This is where non Catholics will begin to disagree with me, and that is Peter's special calling among the twelve.  The most commonly cited one is Matthew 16 of course, and this will be the thrust of this article.  However it is not the only passage of authority (certain people who claim Catholics solely base their views on Matt 16:18-19 are incorrect).  Throughout the Gospels we see that Peter is always given a prominent place.  He is always there for the special events in Christ's life.  Jesus' miraculous arranging of the paying of the temple tax shows that Peter's association is close to Christ.

It is to Peter alone that Jesus addresses these promises (though in Matthew 18:18, Jesus seems to grant some of them to the Apostles collectively).  In the Greek, Jesus addresses Peter with the singular "you" in these cases.  Most significant is the promise to build the Church on Peter and to give him the keys of the kingdom.

A Look at the Promise to Peter

13 When Jesus went into the region of Caesarea Philippi he asked his disciples, “Who do people say that the Son of Man is?”

14 They replied, “Some say John the Baptist, others Elijah, still others Jeremiah or one of the prophets.”

15 He said to them, “But who do you say that I am?”

16 Simon Peter said in reply, “You are the Messiah, the Son of the living God.”

17 Jesus said to him in reply, “Blessed are you, Simon son of Jonah. For flesh and blood has not revealed this to you, but my heavenly Father.

18 And so I say to you, you are Peter, and upon this rock I will build my church, and the gates of the netherworld shall not prevail against it.

19 I will give you the keys to the kingdom of heaven. Whatever you bind on earth shall be bound in heaven; and whatever you loose on earth shall be loosed in heaven.”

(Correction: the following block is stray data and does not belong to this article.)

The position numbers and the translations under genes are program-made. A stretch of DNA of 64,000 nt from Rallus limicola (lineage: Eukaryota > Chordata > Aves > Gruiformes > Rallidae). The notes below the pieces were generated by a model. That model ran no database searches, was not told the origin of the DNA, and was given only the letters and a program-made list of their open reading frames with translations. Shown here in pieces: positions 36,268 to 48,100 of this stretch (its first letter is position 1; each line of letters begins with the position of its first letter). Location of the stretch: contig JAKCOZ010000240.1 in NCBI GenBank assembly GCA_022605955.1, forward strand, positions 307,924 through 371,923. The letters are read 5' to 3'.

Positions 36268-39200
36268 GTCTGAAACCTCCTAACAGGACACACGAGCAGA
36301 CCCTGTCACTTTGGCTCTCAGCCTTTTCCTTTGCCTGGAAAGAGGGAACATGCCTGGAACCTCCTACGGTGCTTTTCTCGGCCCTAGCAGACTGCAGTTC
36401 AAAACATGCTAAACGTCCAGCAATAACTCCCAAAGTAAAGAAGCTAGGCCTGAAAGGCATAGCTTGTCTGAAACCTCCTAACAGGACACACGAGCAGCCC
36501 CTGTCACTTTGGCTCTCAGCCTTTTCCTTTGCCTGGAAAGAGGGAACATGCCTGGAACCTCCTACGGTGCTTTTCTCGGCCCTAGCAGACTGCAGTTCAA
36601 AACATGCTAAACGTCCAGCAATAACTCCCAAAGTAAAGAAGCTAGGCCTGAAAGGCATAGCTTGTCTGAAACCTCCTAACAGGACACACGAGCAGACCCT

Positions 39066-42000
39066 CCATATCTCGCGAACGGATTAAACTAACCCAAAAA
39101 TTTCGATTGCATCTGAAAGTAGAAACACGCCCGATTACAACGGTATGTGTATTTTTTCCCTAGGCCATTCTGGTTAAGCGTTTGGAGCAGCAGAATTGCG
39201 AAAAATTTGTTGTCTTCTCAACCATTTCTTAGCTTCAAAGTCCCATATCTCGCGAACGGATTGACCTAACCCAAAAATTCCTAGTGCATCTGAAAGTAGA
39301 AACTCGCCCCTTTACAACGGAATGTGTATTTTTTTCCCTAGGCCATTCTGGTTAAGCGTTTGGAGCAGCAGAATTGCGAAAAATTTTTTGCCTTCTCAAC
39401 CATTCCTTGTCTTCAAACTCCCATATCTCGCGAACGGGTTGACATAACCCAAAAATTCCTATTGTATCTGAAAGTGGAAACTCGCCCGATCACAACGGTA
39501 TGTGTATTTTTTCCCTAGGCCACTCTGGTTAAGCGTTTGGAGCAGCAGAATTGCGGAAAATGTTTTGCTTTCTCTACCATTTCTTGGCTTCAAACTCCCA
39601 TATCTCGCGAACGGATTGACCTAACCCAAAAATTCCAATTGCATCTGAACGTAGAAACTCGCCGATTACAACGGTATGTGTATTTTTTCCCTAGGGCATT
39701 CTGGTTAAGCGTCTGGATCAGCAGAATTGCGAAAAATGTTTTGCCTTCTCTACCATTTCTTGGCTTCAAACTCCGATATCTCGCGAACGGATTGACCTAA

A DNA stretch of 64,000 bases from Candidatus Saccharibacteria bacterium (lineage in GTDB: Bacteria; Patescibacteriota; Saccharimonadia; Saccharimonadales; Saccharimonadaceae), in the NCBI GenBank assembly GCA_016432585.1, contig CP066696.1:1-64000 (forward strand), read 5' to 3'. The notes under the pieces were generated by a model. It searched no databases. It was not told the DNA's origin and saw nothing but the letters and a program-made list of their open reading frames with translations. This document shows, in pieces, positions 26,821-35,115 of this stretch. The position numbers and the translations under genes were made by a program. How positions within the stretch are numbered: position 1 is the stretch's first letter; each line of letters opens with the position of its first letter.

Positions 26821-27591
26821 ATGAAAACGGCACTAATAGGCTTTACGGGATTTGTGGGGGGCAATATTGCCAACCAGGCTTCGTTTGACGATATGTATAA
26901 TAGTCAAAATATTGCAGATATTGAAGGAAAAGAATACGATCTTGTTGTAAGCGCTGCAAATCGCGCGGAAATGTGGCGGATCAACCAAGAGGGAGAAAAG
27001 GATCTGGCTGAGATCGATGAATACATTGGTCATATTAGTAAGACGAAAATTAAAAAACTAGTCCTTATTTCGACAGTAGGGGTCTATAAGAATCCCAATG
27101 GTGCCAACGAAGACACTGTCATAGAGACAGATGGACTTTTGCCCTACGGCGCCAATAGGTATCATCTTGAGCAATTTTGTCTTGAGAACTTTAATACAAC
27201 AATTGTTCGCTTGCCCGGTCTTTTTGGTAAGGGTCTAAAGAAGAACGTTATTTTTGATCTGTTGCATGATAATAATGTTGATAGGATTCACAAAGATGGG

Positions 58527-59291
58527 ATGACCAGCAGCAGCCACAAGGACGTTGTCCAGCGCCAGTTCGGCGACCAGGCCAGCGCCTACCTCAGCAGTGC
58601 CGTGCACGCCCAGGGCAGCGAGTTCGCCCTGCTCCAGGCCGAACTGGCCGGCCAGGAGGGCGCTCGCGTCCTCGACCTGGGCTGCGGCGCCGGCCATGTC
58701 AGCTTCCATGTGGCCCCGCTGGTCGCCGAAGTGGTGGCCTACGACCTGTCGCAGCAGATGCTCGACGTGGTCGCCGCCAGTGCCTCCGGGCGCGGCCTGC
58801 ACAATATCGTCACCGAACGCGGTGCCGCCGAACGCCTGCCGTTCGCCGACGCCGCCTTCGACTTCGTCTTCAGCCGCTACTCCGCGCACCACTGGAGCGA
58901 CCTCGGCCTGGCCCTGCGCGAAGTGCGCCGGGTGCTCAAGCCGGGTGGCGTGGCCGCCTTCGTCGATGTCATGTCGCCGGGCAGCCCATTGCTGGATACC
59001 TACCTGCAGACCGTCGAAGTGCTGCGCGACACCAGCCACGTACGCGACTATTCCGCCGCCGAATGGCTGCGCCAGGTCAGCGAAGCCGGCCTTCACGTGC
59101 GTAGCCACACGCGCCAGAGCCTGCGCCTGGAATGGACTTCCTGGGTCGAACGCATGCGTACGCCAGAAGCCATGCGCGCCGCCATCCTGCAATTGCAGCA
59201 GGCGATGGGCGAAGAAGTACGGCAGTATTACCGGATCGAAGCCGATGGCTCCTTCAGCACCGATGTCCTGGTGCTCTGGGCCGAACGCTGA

The sequence is rather interesting.  While the others could tell Jesus who others said He was supposed to be, it was Peter who had revealed to Him the true answer of who Jesus actually is.  Jesus tells Peter he is blessed because God the Father has revealed it to him.

Now we do need to look at the Greek for what Jesus says next in verse 18:

18 Κἀγὼ δέ σοι λέγω, ὅτι σὺ εἶ Πέτρος, καὶ ἐπὶ ταύτῃ τῇ πέτρᾳ οἰκοδομήσω μου τὴν ἐκκλησίαν, καὶ πύλαι ᾍδου οὐ κατισχύσουσιν αὐτῆς.

Let's break this up into sections.

"I to You (second person singular) say that you (second person singular)…" 

In other words, he is not speaking to the apostles in general.

"…are Peter/Rock (petros) and (supported) on this (this same) the Rock (petra)…" 

What is interesting is the meaning of ταύτῃ (tautē feminine dative demonstrative singular pronoun) is the "this" can also hold a meaning of "the same" and as a pronoun with two objects, tautē, usually refers to the object mentioned before, not the one that comes after.  It only refers to what comes after when there are not two objects.